Once upon a time, there was an elementary aged girl who enjoyed mowing her parents’ blue grass yard on their John Deere lawn tractor. She had lots of dreams about what she might be or do when she grew up, but never once did she think about being a custom harvester. In fact, she did not even know what one was.



Well, I never imagined this would be a public photo but here I am sporting my mid-nineties oversized t-shirt and some cool pre-teen awkward stage glasses. Little did I know I would be trading this lawn tractor for a larger

Western Kansas: Little Man and Lady A were so excited to see their dad when we pulled into the field that Friday. It had been exactly 5 weeks and 6 days since they had seen him which is a new record. Nothing takes the place of dad, but I’m also grateful for the positive male role models on the crew, our family and community that had a kind word for the children or showed them a little extra attention during those days he was gone. There’s a lot of sacrifice that goes into this business for all involved parties.

Ryan and

Each trip with a happy ending is a blessing and I’m happy to report our North Dakota crew made it back to headquarters safely.

As previously discussed, the yields were strong in North Dakota this year. That is something to celebrate. However, weather and green crop stretched things out longer than they would have liked. A couple days down in the camper isn’t bad to get caught up on sleep, laundry and run a few errands. More than that, consecutively, can start to get on one’s nerves and frustration can set in. There’s only so many repairs to make, so much

Home—I reached down to pick up something from the floor of the garage in front of my vehicle’s engine. I could still detect the smell of hot wheat dust on my engine as it cooled. While I love that smell, it was almost like rubbing salt on a wound. Our harvest run was over for the season. School would be starting in five short days for me and even if we had the exact same crew back, nothing stays the same. Each season is unique, special in its own way, at its own time and there is no going back.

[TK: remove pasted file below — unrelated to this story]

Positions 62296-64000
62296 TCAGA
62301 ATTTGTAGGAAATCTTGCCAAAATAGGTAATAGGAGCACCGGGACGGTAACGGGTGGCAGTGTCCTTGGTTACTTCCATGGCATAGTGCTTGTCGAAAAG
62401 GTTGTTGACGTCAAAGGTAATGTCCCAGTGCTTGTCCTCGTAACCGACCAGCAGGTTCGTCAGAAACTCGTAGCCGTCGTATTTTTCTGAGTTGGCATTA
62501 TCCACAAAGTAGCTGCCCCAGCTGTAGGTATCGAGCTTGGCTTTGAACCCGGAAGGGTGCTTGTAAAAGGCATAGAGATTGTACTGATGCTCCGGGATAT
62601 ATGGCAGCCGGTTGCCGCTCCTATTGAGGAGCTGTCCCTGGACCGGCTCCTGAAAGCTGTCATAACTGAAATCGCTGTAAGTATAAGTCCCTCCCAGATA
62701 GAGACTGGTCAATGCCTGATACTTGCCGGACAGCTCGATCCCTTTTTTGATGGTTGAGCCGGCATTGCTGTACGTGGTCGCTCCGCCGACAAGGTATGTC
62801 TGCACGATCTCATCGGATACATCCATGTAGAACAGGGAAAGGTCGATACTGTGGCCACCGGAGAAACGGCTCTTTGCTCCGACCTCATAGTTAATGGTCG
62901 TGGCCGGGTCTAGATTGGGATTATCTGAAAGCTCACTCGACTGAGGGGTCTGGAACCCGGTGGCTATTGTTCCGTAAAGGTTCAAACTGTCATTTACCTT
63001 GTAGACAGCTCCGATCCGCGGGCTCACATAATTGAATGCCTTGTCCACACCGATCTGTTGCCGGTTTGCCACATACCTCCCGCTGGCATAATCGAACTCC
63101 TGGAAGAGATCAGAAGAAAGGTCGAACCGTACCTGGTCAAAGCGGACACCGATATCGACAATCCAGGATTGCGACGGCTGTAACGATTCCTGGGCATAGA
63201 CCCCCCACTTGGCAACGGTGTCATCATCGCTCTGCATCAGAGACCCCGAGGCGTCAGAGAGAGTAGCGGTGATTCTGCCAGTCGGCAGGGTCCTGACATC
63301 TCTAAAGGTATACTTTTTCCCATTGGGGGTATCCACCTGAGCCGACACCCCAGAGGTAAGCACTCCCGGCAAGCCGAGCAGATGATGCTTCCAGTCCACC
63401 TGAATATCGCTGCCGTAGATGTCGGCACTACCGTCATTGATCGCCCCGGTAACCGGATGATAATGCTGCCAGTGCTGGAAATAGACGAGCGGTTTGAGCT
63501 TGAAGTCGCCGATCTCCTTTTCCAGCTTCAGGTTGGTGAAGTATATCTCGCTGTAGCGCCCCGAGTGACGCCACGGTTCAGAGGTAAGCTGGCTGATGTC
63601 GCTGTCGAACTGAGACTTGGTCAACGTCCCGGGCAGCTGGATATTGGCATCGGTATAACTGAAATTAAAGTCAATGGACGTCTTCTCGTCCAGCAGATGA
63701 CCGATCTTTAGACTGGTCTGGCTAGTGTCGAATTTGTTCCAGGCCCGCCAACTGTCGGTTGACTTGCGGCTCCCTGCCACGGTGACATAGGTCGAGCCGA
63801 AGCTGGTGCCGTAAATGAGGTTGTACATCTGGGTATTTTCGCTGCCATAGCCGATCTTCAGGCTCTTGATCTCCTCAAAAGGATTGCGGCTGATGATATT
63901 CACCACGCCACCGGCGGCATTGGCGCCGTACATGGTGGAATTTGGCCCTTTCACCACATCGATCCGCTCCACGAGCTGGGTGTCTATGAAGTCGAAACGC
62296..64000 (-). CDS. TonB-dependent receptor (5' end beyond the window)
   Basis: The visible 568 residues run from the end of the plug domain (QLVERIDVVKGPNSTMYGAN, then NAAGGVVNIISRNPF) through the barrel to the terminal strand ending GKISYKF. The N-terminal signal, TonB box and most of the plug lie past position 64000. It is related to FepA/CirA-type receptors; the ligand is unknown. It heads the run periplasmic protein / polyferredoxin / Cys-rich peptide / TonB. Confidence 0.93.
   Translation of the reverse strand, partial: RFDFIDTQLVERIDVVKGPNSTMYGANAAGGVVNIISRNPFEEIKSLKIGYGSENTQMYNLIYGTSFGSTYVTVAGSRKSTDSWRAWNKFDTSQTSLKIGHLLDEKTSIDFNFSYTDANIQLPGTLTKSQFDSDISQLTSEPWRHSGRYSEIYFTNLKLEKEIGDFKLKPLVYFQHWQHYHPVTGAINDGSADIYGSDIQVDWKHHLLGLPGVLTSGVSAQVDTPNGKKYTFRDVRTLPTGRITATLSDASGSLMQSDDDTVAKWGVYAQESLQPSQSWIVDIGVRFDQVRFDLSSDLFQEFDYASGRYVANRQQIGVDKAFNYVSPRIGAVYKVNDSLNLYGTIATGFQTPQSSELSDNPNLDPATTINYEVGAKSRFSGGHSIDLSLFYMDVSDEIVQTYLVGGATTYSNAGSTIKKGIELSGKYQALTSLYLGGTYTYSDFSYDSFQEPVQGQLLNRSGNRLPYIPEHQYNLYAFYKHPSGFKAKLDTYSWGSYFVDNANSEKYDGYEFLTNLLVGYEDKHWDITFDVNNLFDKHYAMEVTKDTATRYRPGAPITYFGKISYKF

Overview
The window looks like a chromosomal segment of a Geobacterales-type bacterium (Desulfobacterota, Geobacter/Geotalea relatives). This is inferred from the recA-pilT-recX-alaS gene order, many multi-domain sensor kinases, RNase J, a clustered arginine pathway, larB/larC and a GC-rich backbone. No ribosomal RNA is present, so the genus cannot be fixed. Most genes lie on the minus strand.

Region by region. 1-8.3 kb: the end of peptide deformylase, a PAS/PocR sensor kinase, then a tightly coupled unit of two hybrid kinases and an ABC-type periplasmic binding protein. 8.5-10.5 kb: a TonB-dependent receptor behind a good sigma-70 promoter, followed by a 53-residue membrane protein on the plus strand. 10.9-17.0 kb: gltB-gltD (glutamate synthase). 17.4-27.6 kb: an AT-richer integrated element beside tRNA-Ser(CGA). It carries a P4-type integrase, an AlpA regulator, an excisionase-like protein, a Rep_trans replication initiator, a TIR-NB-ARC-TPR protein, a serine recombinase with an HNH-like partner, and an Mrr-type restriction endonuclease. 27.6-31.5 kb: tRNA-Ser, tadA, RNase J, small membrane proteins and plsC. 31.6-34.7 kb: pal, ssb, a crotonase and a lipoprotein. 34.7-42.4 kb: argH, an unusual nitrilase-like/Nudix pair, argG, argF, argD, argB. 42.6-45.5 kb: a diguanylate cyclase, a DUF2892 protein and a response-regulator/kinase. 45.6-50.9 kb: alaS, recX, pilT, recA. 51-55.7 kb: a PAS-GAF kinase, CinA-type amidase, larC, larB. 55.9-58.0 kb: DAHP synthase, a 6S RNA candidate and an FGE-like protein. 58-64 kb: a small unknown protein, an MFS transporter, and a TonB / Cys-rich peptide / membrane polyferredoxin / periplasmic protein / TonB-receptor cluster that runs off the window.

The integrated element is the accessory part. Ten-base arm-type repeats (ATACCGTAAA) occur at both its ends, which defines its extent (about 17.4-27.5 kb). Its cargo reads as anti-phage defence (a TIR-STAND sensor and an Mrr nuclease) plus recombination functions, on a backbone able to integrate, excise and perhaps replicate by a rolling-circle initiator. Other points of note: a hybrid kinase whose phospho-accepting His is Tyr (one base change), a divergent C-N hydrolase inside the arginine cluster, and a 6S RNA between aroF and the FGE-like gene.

Park, Kansas—I’ve said it before and I’ll say it again. One of the best things about owning a harvest crew is getting to meet so many people, from a variety of places and all walks of life. I’m glad that our business not only affords individuals a means to earn income, but also travel, make memories and experience things they may not otherwise have the chance to do. On the flip side, each member not only fills a needed position on the team, but also provides our family with diverse, positive experiences and memories we may not have had they

South central Montana—The dog days of summer are upon us and I don’t know a better place to spend them than Montana. The views are outstanding, sunsets are gorgeous and harvest has been clipping along at a consistent pace thanks to cooperative weather. It's worth noting the irony that we’ve had some warmer days up north than back home! One would think its would be reverse, but not this time.

When the children were younger, I often delivered a noonish meal because it worked better around nap schedules and gave me more time to clean up. As they’re older and nap

Southern Montana: Pictures can’t always do some landscapes justice and this is certainly the case with our first farm in Montana. It is very rolling and often steep. The fields are massive with fingers that branch out from the main sections. Maybe the best way I can describe it is if you were to think of looking at a topographical map of a lake, except instead of water there is wheat.

By this time, the crew members have had plenty of practice operating equipment, but some of the fields can provide a challenge for even the most seasoned of drivers. Decisions

South central Montana—Moving days are stressful and the responsibility great. There are just so many wheels on the ground (142 on this day, to be exact), many miles, large equipment, potential obstacles to navigate and, most importantly, safety. We want our teams and equipment to arrive at their destinations in one piece, but are also concerned for the well being for those traveling around us.

As stressful as it is, there is also excitement around move day. The noises and the smells just add to it. There’s the low rumble of the engines, the smell of diesel in the air, chatter

Montana—Ryan has large, great family. Mine is a lot smaller, and I may be biased, but I think they are wonderful people as well. We love getting together with them whenever possible. With that information, you may think we have all the family we need. However, even though my heart is full, that doesn’t mean its maxed out. There’s always room for more! And that’s what often happens with the crew. They can become an extension of family.

It's easy to see how that can happen. We live in close proximity day in and day out, sometimes share meals, carpool, occasionally

Western Nebraska: It’s a slightly gloomy morning as I look out the window at my view of a weathered, wooden cattle working facility and a near constant stream of Union Pacific trains on one of the busiest lines in the country. A stiff northeast wind gently rocks the house on wheels and provided some extra resistance on my morning run that keeps the stress in check. 2020 has provided its fair share of stress.

Last week, the crew finished in western Kansas where harvest stretched out due to pushing green and a few storms. The rains were welcome as this region